NJ Transit (NJT) has awarded the ARINC rail solutions team at Collins Aerospace Systems a three-year contract to replace its Train Management and Control (TMAC) and Supervisory Control And Data Acquisition (SCADA) Systems.
NJ Transit has secured the final environmental permits required to begin work on the Delco Lead Storage and Inspection Facility and County Yard Improvement Project, as the Delaware and Raritan (D&R) Canal Commission granted its approval.
NJ Transit set its Disadvantaged Business Enterprises (DBE) goal for Federal Fiscal Years (FFY) 2020-2022 at 21.87%. This goal is on the total federal financial assistance that NJ Transit will expend on Federal Transit Administration (FTA)-funded contracts over the next three years. NJ Transit has $2.7 billion projected FTA-assisted contracting projects for FFY 2020-2022.
New Jersey Transit recently announced that construction of the new Elizabeth train station and platform extension project on the Northeast Corridor is set to begin later this fall.
Rail-related parts and components supplier PowerRail, Inc. was recently awarded a multi-year, $1.9 million contract with New Jersey Transit to manufacture new Passenger Car Class F Journal Adapter Boxes.
The New Jersey Transit (NJT) Board of Directors recently announced that it has adopted a Fiscal Year 2020 (FY 2020) operating budget of $2.39 billion and a $1.42 billion capital program—the budget does not include a fare increase for FY 2020—that aims to support continued investments in personnel, infrastructure and equipment to maintain the system in a state-of-good repair, and enhance the overall customer experience.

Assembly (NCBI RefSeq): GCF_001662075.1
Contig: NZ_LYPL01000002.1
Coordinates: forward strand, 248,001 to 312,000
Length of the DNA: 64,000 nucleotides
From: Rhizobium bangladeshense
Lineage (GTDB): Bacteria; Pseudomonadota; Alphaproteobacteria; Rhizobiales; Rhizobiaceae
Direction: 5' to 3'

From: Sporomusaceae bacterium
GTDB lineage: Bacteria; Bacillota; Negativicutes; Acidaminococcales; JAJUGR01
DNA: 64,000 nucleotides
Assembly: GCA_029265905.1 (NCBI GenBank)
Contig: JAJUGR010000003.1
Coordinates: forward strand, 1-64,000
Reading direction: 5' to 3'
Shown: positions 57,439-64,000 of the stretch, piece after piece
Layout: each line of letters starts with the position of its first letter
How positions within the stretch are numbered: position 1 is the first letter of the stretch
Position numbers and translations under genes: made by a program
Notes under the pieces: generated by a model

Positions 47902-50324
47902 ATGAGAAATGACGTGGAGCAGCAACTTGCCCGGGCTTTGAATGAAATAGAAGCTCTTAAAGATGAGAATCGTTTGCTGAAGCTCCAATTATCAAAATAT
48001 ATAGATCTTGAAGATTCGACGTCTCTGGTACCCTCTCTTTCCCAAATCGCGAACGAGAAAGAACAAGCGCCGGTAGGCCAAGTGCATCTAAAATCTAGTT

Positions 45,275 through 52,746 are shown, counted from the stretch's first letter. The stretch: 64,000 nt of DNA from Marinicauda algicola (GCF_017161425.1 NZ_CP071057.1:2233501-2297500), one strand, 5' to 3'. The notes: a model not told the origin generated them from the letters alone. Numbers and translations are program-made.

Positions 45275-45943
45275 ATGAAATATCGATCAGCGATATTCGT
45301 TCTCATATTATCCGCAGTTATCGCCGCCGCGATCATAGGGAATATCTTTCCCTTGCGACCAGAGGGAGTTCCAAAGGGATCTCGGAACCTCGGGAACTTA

July 17, 1979 was a momentous day in the annals of U.S. transit history. The New Jersey legislature passed, and Gov. Brendan T. Byrne (1924-2018) signed, the bill that became the Transportation Act of 1979. The legislation established New Jersey Transit (NJT), and in so doing, began the process of consolidating the state’s bus service under a single statewide umbrella. That step was considered radical in its day, but it set a model for bringing public transportation into the public sector, at a time when railroads and bus companies in the private sector were working hard to get rid of it.
I have this friend, a railroad professional. I know I would never question his commitment to safety. I hope he wouldn’t question mine. This friend is concerned that railroad management will unfairly use medical information it obtains from employees, from employees’ medical care providers, and from the requirements of a medical fitness for duty regulation, to disqualify employees from service. He fears railroads will weaponize the information.
At a legislative hearing on Aug. 16, 2018, Gateway Program Development Corp Interim Executive Director John D. Porcari said, “There is no Plan B.” He was wrong. At the same hearing, this writer (as Chair of the Lackawanna Coalition, a New Jersey-based advocacy organization) outlined the “Plan B” that some rider-advocates had formulated and submitted, in the event that the entire $30 billion-plus Gateway program as currently proposed fails to attract sufficient funding. Porcari stuck to his story that the existing North River Tunnels are deteriorating so quickly that they constitute a disaster waiting to happen but, under his proposal, they would not be repaired until 2030 or some time shortly thereafter.
In 1995, one of the alternatives of the original Access to the Region’s Core (ARC) Project would have developed a track connection for New Jersey Transit (NJT) trains to go to Grand Central Terminal (GCT) on the East Side of Midtown Manhattan. New Jersey riders, especially commuters whose offices are nearby, would have enjoyed convenient access to them for the first time. That alternative was eliminated in 2003, and the means for delivering new Manhattan capacity was downgraded to a stub-end deep-cavern station 20 stories below ground.